The sale of breast implants associated with a rare type of cancer which targets the immune system, known as large cell lymphoma (BIA-ALCL), will continue to be allowed in the United States, the Food and Drug Administration (FDA) announced last week.
Allergan’s implants have already been banned in 38 countries. In the United States, more than 450 women in the United States have been diagnosed with the cancer, including nine who have died due to the disease. Worldwide, 17 have died.
"At this time, the FDA does not believe that, on the basis of all available data and information, the device meets the banning standard set forth in the Federal Food, Drug, and Cosmetic Act," the agency said in a statement.
Nonetheless, FDA will be requiring manufacturers to make changes to the labels of implants that could include a black box warning, the FDA’s strictest caution. They will also have to submit adverse event reports instead of the quarterly summary reports that are currently being presented.
“We are considering these actions to help to ensure that all women who consider breast implants have the information they need to have thoughtful and balanced discussions with their health care professional about both the benefits and risks of breast implants based on clear information reflecting the most current understanding of these issues,” the FDA said in a statement.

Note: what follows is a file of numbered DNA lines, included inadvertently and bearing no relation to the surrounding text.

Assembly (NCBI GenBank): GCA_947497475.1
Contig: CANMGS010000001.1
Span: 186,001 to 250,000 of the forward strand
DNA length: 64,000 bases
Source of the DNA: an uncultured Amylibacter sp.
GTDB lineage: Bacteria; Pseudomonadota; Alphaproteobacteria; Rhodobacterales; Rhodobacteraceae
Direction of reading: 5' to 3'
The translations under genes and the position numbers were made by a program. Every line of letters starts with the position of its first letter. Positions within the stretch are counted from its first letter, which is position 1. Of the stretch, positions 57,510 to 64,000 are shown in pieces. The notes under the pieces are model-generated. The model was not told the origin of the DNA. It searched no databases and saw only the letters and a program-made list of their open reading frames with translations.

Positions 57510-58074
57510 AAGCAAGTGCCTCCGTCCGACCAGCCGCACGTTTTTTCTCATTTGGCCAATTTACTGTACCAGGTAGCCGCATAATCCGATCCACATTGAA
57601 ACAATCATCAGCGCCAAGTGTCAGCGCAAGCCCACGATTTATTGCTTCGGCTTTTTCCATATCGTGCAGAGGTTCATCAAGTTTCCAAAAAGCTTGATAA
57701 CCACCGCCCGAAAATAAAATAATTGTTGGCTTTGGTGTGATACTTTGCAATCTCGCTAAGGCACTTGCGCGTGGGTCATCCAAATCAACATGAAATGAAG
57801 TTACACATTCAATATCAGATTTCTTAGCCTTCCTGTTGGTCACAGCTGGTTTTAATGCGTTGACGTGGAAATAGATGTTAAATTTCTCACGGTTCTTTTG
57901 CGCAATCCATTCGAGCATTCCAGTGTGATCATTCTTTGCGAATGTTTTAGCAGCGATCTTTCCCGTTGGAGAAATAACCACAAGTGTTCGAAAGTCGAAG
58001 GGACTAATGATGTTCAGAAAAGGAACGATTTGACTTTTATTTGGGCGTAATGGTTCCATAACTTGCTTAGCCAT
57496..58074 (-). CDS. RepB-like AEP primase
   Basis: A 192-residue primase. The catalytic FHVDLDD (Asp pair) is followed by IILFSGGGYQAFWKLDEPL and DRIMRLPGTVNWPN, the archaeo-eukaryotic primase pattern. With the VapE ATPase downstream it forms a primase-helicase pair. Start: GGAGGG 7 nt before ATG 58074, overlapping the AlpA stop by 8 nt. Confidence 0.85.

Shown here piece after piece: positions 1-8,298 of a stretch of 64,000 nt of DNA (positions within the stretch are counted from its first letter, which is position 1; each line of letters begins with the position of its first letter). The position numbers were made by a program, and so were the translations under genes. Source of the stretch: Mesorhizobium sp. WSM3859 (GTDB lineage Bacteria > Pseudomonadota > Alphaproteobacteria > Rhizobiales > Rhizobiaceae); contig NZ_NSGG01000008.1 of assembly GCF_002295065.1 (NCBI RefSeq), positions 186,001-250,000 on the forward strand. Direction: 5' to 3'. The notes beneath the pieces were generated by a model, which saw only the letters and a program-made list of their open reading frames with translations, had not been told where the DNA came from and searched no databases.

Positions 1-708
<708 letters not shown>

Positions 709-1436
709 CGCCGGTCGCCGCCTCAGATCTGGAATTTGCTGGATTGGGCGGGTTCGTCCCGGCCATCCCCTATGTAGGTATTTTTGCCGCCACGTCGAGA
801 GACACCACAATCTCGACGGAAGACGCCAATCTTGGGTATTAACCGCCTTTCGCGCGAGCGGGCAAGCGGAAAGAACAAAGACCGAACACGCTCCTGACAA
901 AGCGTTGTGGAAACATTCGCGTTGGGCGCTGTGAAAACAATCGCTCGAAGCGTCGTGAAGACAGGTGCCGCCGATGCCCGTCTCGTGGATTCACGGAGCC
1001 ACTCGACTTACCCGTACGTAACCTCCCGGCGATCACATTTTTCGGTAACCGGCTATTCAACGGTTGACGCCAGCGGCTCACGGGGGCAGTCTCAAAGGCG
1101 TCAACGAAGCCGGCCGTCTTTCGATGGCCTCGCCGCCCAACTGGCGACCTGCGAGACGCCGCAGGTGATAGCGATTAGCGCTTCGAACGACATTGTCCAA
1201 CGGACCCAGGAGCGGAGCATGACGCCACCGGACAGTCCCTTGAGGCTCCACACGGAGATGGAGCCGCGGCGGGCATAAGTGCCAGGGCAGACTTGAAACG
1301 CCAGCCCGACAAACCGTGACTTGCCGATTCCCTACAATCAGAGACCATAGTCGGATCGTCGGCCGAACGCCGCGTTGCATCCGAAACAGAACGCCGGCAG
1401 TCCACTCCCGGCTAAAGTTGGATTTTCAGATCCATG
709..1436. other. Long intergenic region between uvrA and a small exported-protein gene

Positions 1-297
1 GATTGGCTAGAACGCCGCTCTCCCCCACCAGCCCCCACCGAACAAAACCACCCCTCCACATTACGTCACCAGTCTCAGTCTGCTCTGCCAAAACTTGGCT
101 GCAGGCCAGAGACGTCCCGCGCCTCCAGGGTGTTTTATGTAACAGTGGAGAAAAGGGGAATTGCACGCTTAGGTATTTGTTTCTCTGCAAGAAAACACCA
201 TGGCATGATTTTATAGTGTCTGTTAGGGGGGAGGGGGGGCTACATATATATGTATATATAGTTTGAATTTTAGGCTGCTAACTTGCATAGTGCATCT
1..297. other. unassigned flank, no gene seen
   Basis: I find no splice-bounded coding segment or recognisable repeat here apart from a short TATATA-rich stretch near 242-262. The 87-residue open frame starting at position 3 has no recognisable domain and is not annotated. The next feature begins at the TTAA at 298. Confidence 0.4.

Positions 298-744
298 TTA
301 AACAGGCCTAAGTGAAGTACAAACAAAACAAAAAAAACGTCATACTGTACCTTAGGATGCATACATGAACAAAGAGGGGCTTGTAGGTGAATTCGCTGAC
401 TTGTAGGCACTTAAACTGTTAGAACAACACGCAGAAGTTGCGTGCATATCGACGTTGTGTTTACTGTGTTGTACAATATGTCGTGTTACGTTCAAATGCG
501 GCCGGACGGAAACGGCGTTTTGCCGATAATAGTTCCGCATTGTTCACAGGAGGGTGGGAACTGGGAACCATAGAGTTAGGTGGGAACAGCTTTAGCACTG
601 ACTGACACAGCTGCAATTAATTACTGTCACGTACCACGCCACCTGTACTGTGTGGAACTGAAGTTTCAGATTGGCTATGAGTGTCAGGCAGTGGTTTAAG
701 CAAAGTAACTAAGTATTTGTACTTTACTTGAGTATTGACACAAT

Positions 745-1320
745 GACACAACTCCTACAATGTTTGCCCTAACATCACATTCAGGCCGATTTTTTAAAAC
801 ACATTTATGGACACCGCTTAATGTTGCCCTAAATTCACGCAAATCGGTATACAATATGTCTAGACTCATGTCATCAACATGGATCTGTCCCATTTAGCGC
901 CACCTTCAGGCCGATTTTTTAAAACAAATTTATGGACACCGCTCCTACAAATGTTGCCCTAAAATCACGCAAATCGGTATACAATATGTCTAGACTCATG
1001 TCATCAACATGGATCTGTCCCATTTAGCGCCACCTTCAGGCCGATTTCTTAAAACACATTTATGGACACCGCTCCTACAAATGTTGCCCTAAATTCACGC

Besides BIA-ALCL, the agency said it was concerned about the risk of implant rupture and a condition called capsular contracture, in which the breasts become hard and misshapen, causing chronic pain, and an increase in immune system disorders.
"We have heard from patients concerned that their implants may be connected to health conditions involving their immune system's response to these devices, resulting in a variety of symptoms like chronic fatigue, cognitive issues, joint and muscle pain," the FDA said.
While acknowledging that there was no "definitive evidence demonstrating breast implants cause these symptoms," the agency said that the fact that many immune issues disappear when the implants are removed meant "women considering a breast implant should be aware of these risks."
Breast implant manufacturers will also face a significant change in how adverse events are reported, the FDA announced. In the past, manufacturers could provide a summary of any patients problems or concerns, but that method did not capture "unusual, unique or uncommon adverse events, which, in the case of breast implants, included BIA-ALCL," the FDA said.